K-Drama Review: “Haechi” Permeates Life Encouraging Lessons Through Its Characters’ Heroics

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The journey in becoming a worthy King sums up the triumphs and sufferings of Yi Geum in historical drama Haechi.

Witnessing how a prince reconciled his emotional breakdowns to man up as a virtuous King has helped to achieve the unswerving direction of SBS series Haechi.



Title: Haechi
Network: SBS
Theme: Historical, Political
Length: 48 Episodes
Broadcast Date: 11 Feb 2019 – 30 Apr 2019
Main Leads: Jung Il Woo, Kwon Yul, Go Ara
Overall Rating:
Re-watch Value:
Related Dramas: Dong Yi, Six Flying Dragons, Yi San

Portraying the main victor of the story, Jung Il Woo resonated the right blend of emotions required of his character. The support he got from fellow actors yielded conceivable, while they moved in the highs and lows of the narrative.

Having a reputation of overloading information and characters, historical drama has been a genre that viewers would easily skip. What’s interesting about Haechi is how it was conveniently framed to a storytelling mood. Hence, it diligently relayed the bends and problems in the most fathomable way.




A remarkable hero’s journey

Korean history books praised King Yeongjo as the ruler who gave Joseon bountiful reign. Dubbed as the “people’s King”, the years spent outside the palace as a prince born to a peasant mother, had him suffered in finding his identity and purpose. Powerless because of his birth situation, Yi Geum traipsed a harrowing sojourn to realize his value. How he could make use of his innate gift to lead a Kingdom afflicted with political struggles span the conflict that ran in the story. Portraying Yi Geum, Jung Il Woo provided a texture to the hero’s life. As a once passive member of the royal family, he conquered the extremes of hope and despair. Daring to dream for the sake of vulnerable subjects of the Kingdom, his story taught us sacrifice, courage and self-love.

Unadorned yet heartfelt narration

Close-knit characters traversed the narrative of Haechi. Fueling the exciting triumphs and enthralling conflicts were the forged friendships, which guided Prince Yi Geum to his fate of ruling a Kingdom that he was initially reluctant to claim. Kwon Yul as Park Mun Su and Go Ara as Yeoji headlined the supporting cast, which walked side by side the lead hero in ensuring societal justice are uphold at all times.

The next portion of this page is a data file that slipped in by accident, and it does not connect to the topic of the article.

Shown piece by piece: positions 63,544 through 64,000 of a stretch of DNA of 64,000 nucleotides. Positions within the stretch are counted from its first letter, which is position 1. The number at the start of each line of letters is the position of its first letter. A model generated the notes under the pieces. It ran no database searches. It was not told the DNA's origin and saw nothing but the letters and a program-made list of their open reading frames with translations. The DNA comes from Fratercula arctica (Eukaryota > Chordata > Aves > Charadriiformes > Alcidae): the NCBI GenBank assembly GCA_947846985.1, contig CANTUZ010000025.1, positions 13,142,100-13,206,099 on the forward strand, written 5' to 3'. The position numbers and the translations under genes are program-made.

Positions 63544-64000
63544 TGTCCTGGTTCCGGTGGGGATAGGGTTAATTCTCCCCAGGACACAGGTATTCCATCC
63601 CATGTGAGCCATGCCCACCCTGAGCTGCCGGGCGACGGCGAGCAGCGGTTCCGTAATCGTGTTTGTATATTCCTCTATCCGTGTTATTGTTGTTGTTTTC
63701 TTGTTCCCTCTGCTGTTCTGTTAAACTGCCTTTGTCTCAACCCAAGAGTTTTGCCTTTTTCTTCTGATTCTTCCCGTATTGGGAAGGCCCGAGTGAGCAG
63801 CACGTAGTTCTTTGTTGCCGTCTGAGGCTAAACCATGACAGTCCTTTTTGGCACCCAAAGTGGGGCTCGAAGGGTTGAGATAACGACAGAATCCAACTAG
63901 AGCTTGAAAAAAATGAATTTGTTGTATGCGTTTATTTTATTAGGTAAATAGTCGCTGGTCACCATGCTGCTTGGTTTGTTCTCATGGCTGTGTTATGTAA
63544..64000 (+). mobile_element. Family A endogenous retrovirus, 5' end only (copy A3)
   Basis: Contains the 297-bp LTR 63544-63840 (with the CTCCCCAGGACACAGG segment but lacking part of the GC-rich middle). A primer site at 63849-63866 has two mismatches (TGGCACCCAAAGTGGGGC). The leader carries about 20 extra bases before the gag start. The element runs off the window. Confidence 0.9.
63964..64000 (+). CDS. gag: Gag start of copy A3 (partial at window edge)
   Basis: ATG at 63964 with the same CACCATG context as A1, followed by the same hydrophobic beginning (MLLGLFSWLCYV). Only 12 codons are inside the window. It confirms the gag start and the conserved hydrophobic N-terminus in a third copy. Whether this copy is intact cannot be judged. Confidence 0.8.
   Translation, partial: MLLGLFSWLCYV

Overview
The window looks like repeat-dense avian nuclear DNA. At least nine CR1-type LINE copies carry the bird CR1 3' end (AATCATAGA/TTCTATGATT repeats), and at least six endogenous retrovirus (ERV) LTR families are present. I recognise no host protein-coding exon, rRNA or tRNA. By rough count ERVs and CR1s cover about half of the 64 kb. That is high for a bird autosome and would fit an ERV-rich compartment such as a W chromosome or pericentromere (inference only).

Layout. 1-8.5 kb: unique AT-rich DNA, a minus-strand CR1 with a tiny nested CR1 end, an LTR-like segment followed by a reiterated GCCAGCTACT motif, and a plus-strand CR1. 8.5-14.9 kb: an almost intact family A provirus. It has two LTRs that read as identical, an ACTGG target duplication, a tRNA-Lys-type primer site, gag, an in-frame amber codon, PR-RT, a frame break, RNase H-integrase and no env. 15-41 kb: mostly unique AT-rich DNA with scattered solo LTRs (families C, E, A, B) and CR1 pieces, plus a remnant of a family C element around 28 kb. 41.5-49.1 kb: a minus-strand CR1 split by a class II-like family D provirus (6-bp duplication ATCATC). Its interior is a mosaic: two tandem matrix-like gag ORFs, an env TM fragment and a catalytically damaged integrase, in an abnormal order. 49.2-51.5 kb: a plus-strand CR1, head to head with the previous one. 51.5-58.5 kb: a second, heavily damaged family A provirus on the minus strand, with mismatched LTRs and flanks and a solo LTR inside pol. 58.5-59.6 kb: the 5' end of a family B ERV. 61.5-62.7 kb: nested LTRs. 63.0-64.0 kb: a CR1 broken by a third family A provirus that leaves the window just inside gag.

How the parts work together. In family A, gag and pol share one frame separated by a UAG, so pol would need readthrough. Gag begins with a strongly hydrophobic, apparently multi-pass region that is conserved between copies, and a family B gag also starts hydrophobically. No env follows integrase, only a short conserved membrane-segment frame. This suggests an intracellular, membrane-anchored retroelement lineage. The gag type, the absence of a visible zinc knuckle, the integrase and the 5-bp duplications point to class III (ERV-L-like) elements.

If you have been used to grandiose iconic period series, Haechi does not appear like that. Modestly delivered, it has presented elaborated production design and decent warring scenes. However, it capitalizes on gravitating the focus of viewers to the growth of Prince Yi Geum as a monarch, who thwarted the ceaseless problems that tested his reign.

A clear-cut character distinctions

Another noticeable feature on Haechi is the specific division of the competing camps. When period dramas do not drown viewers with excessive characters, it is considered efficient. Unlike the usual trend of unlimited supply of baddies to be conquered by the heroes, the series only had four resident villains, who complemented the four resident protagonists.

Representing the staple government officials who contended with Yi Geum were veteran actors who added depth and conveyed with conviction on some of the most compelling lessons on life and politics.



I had to hit online history resources after watching Haechi because I wanted to know more about King Yeongjo’s tenure. His early life as a ruler inspired people to never lose faith in their dreams. That there would be bad choices, but having pure intentions to do good deeds, always generate happiness and peace. Not at all seamless in terms of the tangibles and intangibles presented in historical based stories, it is interesting that I barely remember feeling cold towards the series. Probably because as a viewer, I accepted the treatment of how the flow of the story would circle on Yi Geum’s ascension to the throne.

For weeks, the drama streamed to escalating problems that Prince Yi Geum needed to overcome. Though the issues were repetitive and disheartening, seeing the realization of the hero to be a reliable ruler trumped the evident lapses of the series.

Dramatically effective, it became easier to root for the victories of young King Yeongjo. Plagued with adversities without a family to rely on, he created a bond with friends, who eventually became his family.

If you want a quick serving of a Joseon-set series that celebrates bravery and patriotism, pocket this SBS offering for your next binge-watch schedule.




abbyinhallyuland reads and sleeps a lot when she is not traveling. Her calendar reminders are mostly K-Drama broadcast schedules and birthdays of her favorite Korean actors. Promoting K-Drama watching as stress therapy is her life advocacy. She is fond of Spencer Reid, Gregory House, Kenshin Himura, Starwars saga, Haruki Murakami and Hunter x Hunter.

Recommended Korean Dramas: Reply 1988, Nine, Misaeng, Gaksital, Discovery of Love, Because This is My First Life, Descendants of the Sun, My Love from the Star, Healer, Punch, You’re Beautiful, Coffee Prince, Princess Hours, The Greatest Love, Sungkyunkwan Scandal, City Hunter, and The Smile Has Left Your Eyes.

E: abby@hellokpop.com